ADHD Rating Scale

The ADHD Rating Scale (ARS) consists of 18 items: nine inattention items and nine hyperactive/impulsivity items, based on DSM-IV criteria of ADHD.34 Parents responded using a four-point scale ranging from 0 to 3 points. The ARS provides a total score and subscale scores for inattention and hyperactivity/impulsivity. The Korean version of the ARS has demonstrated high validity and reliability in assessing ADHD.35,36

Comprehensive Attention Test

The Comprehensive Attention Test (CAT) is a computerized continuous performance test to assess attention and the ability to control impulsivity and it has been used as a reliable and valid tool for evaluating ADHD symptoms in children and adolescents. The CAT consists of the selective attention task of auditory attention and visual attention, the sustained attention to response task, the flanker task, the divided attention task, and the spatial working memory task. The results of the CAT consists of T scores for omission errors (reflecting inattention), commission errors (reflecting impulsivity), response time (reflecting speed of information processing and motor response), and variability of response time (reflecting consistency of attention).37 The reported mean of the correlation coefficient for test-retest scores is 0.715.37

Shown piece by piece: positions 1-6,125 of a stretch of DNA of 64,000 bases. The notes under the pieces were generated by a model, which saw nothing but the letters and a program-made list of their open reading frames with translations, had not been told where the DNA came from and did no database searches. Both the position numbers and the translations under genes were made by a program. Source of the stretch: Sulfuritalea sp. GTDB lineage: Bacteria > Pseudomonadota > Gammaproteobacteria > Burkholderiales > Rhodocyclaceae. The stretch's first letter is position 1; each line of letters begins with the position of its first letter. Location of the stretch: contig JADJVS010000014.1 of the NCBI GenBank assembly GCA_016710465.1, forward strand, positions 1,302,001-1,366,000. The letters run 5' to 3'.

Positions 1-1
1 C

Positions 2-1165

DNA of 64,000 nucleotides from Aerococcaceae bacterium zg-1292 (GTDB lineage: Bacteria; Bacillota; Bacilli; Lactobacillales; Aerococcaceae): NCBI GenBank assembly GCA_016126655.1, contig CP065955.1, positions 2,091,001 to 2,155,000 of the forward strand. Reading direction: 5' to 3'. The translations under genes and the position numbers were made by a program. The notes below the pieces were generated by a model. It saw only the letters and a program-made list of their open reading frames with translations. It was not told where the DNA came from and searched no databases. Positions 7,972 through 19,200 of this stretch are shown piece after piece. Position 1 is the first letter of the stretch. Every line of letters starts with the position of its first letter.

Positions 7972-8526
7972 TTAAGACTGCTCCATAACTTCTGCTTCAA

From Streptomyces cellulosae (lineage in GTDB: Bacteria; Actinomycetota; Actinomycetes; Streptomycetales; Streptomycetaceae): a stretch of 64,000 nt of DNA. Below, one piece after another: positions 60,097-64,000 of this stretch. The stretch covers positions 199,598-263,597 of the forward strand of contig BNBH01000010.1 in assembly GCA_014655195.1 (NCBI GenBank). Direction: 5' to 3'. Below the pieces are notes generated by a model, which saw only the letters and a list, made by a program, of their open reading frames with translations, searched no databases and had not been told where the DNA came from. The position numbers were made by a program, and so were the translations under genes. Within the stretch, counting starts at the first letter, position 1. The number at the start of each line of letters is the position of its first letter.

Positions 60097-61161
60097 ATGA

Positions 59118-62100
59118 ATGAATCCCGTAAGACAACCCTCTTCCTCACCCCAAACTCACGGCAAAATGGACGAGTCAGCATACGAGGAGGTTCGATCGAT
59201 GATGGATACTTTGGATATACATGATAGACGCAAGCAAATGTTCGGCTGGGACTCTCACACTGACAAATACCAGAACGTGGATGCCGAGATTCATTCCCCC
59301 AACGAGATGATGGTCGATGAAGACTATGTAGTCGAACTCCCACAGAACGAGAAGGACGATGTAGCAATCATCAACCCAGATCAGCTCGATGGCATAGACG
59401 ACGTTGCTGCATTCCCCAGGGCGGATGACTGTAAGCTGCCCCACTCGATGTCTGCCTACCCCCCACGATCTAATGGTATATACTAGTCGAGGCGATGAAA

Procedures

Informed consent from children and their mothers was obtained in accordance with local Institutional Review Board guidelines. Severity of allergic rhinitis was assessed by a pediatric allergist using the Allergic Rhinitis and its Impact on Asthma (ARIA) guidelines.38 Based on the frequency and intensity of allergic rhinitis symptoms, severity level was used to classify the patients into four groups: intermittent and mild, intermittent and moderate-severe, persistent and mild, and persistent and moderate-severe.
Mothers of participated children completed the PSI-SF, CBCL and ARS. In cases where the ARS score was greater than 16 points suggesting the probable ADHD,39 children completed the CAT, and children and their mothers completed a psychiatric structured interview to evaluate ADHD like symptoms based on criteria of the Diagnostic and Statistical Manual of Mental Disorders, Fourth Edition (DSM-IV).40

Statistical analysis

An independent t-test was used to assess group differences across measures between the allergic rhinitis and URI groups. A Chi-square test was used to analyze the difference in ADHD prevalence between the two groups. A one-way analysis of variance (ANOVA) was used to compare group differences in PSI-SF and CBCL scores. A Pearson correlation was used to assess the relationships between allergic rhinitis symptoms and PSI-SF and ARS scores. All results were considered statistically significant at a p-value<0.05. All analyses were performed using SPSS 11.0.

RESULTS

Difference in parenting stress between the allergic rhinitis and control groups

Parenting stress in mothers of children with allergic rhinitis was higher than in mothers of children of control group. The PSI-SF total score was higher in the allergic rhinitis group compared to the control group (t=3.0, p<0.01). The three subscores of the PSI-SF including parental distress (t=3.7, p<0.01), parent-child dysfunctional interaction (t=2.4, p<0.01) and child difficulty (t=3.0, p<0.01) were also higher in the allergic rhinitis group than in the control group (Table 2).

Differences in behavior problems between the allergic rhinitis and control groups